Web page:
Maybe it’s personal between Cherington and Reynolds at this point, I wouldn’t rule that out, bad blood was brewed last year around arbitration time, but again, prove it. Prove it’s just one player and you couldn’t come together. Prove it by showing me someone else you want to keep and do.

Hayes isn’t enough, that’s two year old news at this point.

Here’s the poop with Reynolds. If they choose to just have him play, which is completely within their rights, he’ll play, and he’ll give it everything he’s got, but if he has a poor season we’ll be having a completely different conversation next offseason. Extension would no longer be worth worrying about, and return would become more about hoping you can get something worthwhile as opposed to a king’s ransom. If he kills it, it’s not like the fan base is suddenly not going to care next year, right when your team is poised to compete.

There is no way to win this I’ll say again. That said, here are the options on the table as I see them.

  • Force him to play it out, post the qualifying offer after 2025 and recoup a draft pick while hoping some of your young talent is ready to step in.
  • Trade him now for young prospects and eat that the team is no longer on track.
  • Trade him now for MLB ready players, not unlike Gerrit Cole to Houston and pray whatever team you deal with is dumb.
  • Extend him now, probably pay a premium to make up for pissing around in the first place and deal with moving him come 2027 or so anyway.

That’s the situation.

And it’s a situation they have created entirely on their own. This is a player who 100% wanted to play here. You don’t have to take my word for it, he’s put out several quotes in the media, and off the record has told multiple media members his intent to be a Pirate for a long time was not lip service.

In short, the Pirates had to go out of their way to sour this relationship this badly and at the end of the day, they have nobody to blame but themselves.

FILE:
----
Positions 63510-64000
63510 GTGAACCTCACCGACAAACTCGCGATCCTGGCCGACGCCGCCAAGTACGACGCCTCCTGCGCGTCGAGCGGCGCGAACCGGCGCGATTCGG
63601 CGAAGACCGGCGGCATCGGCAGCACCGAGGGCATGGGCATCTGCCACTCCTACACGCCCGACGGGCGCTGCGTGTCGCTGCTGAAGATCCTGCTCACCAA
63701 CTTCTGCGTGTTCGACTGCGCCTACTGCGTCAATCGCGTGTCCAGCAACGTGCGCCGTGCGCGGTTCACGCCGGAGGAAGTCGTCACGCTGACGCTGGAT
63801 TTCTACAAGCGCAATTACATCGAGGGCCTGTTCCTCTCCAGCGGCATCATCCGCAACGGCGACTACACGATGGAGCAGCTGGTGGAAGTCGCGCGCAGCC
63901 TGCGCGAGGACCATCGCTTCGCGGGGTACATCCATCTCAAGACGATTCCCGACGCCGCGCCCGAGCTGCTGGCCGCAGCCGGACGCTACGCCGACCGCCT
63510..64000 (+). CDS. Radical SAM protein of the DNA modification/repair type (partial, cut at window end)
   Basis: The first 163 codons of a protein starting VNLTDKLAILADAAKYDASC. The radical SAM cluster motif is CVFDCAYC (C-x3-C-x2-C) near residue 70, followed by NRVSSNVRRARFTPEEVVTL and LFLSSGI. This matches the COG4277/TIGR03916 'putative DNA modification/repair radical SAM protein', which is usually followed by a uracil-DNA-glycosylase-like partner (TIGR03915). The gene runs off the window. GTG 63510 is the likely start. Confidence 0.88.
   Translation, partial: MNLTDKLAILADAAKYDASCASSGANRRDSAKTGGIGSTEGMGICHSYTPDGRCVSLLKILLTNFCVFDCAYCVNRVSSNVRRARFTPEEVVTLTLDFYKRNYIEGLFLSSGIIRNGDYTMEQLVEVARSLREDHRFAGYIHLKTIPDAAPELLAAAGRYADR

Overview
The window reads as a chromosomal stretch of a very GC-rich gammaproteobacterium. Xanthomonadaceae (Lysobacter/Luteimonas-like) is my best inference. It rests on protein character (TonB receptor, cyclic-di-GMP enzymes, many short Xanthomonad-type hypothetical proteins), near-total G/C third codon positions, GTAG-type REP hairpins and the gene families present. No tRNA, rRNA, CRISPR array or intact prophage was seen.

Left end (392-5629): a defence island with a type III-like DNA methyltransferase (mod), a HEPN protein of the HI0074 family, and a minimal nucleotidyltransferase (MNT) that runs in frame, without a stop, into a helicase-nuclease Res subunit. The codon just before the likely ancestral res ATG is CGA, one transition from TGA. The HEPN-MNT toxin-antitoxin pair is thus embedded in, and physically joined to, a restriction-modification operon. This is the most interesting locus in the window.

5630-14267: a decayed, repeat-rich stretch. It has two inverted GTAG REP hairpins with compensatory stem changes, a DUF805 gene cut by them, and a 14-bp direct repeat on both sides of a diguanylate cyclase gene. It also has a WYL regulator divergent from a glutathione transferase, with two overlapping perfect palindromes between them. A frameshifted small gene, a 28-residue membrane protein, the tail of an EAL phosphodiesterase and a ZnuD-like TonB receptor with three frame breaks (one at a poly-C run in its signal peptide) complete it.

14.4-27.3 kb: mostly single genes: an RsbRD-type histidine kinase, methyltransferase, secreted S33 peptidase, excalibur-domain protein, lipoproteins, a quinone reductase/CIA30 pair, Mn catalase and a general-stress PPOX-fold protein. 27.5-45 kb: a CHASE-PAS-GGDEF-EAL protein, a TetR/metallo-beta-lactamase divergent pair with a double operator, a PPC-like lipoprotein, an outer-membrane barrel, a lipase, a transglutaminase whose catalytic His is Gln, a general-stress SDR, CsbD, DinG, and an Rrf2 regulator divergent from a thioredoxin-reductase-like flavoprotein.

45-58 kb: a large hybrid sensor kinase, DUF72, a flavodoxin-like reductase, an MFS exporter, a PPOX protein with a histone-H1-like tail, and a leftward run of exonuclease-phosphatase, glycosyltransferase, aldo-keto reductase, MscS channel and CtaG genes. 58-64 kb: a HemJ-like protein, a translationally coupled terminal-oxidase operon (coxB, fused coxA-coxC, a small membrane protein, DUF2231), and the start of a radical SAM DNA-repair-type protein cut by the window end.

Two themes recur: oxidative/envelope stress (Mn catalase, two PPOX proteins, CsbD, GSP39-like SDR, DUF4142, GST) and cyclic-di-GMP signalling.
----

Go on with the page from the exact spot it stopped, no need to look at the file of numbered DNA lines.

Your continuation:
There is still every opportunity to overcome this situation, either now or later depending on what approach they take, but until they show they’re ready to step up and do the bare minimum pay to play amount, it’s always going to be little more than hope and timing with zero room for error.

Published by Gary Morgan

Former contributor for Inside the Pirates an SI Team Channel

2 thoughts on “There is No Winning this Reynolds Situation, and The Pirates Have to Point Fingers Internally

  1. I think that Reynolds age complicates the issue. Yes, the Rays exte3nd loner/bigger contracts but if I’m not mistaken they are to younger players than Reynolds. I prefer to keep Reynolds through arbitration and make a qualifying offer at the end if he’s performing. That does almost as much as dealing him at this point as far as acquiring young, upside talent. If he ends up not accepting the QO and nobody signs him based on it that is a worst case and demonstrates that he wasn’t performing up to his current level and would have been a bad investment anyway. I think they should try to extend Keller now as well as Cruz but they also have the luxury of waiting another year for Cruz iMO. This will be Breys age 28 season while it will be 26 for Keller and 24 for Cruz. Therein lies the difference in making offers of 7+ years.

    Liked by 1 person

  2. It seems to me that Brey only has 1 big contract coming his way and wants it now as it may not be available in his 30s.

    Like